Myopic Maculopathy: What Is It and How Is It Treated?

June 3, 2024

By Zeinab Fakih, BOptom, MPH 

Avoiding higher myopia and longer axial lengths is the best way to prevent development of pathological myopia. Efforts to target myopia awareness and management of myopia progression in childhood are imperative. 

myopic maculopathy

Photo Credit: SeanShot, Getty Images

High myopia increases the risk of complications including retinal detachment, cataract, glaucoma, and myopic maculopathy.1 These complications pose a particularly significant challenge to health practitioners and systems in the context of rising myopia prevalence. Myopic maculopathy is one of the most serious, vision-threatening consequences of high myopia. It is estimated that by 2050, 55.7 million people will have visual impairment from myopic maculopathy, of whom 18.5 million people will be legally blind.2

Myopic maculopathy encompasses macular atrophy, maculoschisis, myopic choroidal neovascularization, and macular hole. The prevalence of myopic maculopathy has been reported to range from 0.2% to 4.0% in myopic patients,3 with higher degrees of myopia associated with higher prevalence of myopic maculopathy (13.3% to 65.4%) compared to low myopia (0.1-7%).4-6

Classifying Myopic Maculopathy 
An international classification and grading system for myopic maculopathy was proposed in 2015.
7 The classification system applies clinical observations to evaluate and assess the severity of myopic maculopathy. It represents myopic maculopathy as a progressive disease with “plus lesions” seen as important indicators for future progression.  

Classification of Myopic Maculopathy as described by Ohno-Matsui and the META-PM study group:7

Progressing Myopic Maculopathy 
Following the META-PM study group international classification, an eye is considered to have pathological myopia when categories 2, 3, 4, or any plus lesions are observed. A recently published systematic review on progression of myopic maculopathy found that the risk of progression was greater in eyes with pathological myopia at baseline and greater in eyes with severe myopic maculopathy compared to mild macula maculopathy.

Other factors that have been associated with progression of myopic maculopathy include choroidal thickness,13 spherical equivalent values, and axial length.13-15 It has been proposed that these factors may contribute to progression of myopic maculopathy through degeneration and ischemia of the outer retina.12 Bullimore et al. estimated that each 1.00D increase in myopia is associated with a 67% increase of myopic maculopathy, and that slowing myopia progression by 1.00D should reduce the likelihood of myopic maculopathy by 40%.16

A recently published observational study, has highlighted that progression of myopic maculopathy is not limited to adults.17 Twelve percent of pediatric high myopes studied showed progression of their myopic maculopathy over a four-year follow-up period. It is therefore critical for practitioners, patients, and families to understand that all people with high myopia, including children, are at increased risk of progressive myopic maculopathy and need to be closely reviewed. 

Myopic Choroidal Neovascularization and Maculoschisis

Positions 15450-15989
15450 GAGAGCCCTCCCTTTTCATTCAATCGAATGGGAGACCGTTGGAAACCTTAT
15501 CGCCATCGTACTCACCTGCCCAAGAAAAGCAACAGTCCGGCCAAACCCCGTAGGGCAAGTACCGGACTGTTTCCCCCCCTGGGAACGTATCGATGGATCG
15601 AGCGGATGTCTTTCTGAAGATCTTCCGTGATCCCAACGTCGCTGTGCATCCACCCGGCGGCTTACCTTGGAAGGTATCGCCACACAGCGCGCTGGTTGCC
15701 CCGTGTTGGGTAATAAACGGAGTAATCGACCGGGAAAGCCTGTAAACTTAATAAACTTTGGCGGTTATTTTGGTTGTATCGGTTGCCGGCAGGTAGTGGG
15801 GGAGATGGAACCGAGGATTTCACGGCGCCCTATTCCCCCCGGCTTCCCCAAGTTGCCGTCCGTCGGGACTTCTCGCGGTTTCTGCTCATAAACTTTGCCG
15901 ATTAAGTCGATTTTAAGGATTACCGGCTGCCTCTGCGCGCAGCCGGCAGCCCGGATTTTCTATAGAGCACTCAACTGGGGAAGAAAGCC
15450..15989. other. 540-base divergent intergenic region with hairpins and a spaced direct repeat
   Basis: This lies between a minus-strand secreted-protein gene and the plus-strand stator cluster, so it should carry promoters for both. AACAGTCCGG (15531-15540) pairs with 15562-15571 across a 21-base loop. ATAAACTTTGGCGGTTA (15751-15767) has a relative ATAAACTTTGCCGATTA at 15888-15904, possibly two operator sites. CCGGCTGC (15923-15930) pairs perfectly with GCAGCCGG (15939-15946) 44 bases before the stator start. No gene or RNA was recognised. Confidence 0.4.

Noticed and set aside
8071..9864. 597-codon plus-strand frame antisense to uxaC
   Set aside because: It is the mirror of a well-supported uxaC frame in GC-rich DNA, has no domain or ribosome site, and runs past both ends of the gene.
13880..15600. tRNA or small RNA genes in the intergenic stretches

Myopic choroidal neovascularization (CNV) is considered one of the most serious vision-threatening complications of pathological myopia, and when untreated can result in sudden vision loss. It has been estimated to affect 5-11% of patients with high myopia.18 Patients with myopic CNV in one eye have a 35% chance over an eight-year period of developing CNV in the fellow eye.19 Anti-VEGF agents are the current standard of care for myopic CNV. However, studies have questioned the long-term benefit of anti-VEGF in myopic CNV.20-21 It has been postulated that in highly myopic eyes with very thin choroids, anti-VEGF treatments may exacerbate secondary chorio-retinal atrophy, developing as a result of the CNV. A number of studies, with follow-up periods of five or more years, have failed to show long-term improvement in best corrected visual acuity.22-23 

Myopic maculopathy may also present clinically with tractional changes such as maculoschisis, retinal/foveal detachment, lamellar macular hole, or full thickness macular hole with/without retinal detachment. These variations of myopic tractional maculopathy are best determined using optical coherence tomography.24 Treatment of myopic tractional maculopathy depends on the stage of maculopathy and degree of vision impairment. Options include pars-planar vitrectomy, macular buckle, or a combination of both.9 

In summary, options are available for the management of myopic choroidal neovascularization and myopic tractional maculopathy, so monitoring and correct management at all life stages is critical. However, treatment remains challenging. So, future research to evaluate and advance management options for manifest pathological myopia is warranted.

Perhaps more importantly, prevention is preferable: avoiding higher myopia and longer axial lengths is the best way to prevent development of pathological myopia. Efforts to target myopia awareness and management of myopia progression in childhood are imperative. 


Zeinab Fakih is the manager of pediatric and rehabilitative services at the Australian College of Optometry (ACO). She leads the ACO public myopia clinic and myopia teaching clinics. Zeinab graduated from Optometry at the University of Melbourne and went on to complete a Graduate Certificate in University Teaching from The University of Melbourne, a master’s degree of Public Health from University of Sydney, and a Certificate of Children’s Vision through the Australian College of Optometry. She has a keen interest in teaching and is passionate about the provision of pediatric eye care to disadvantaged populations.



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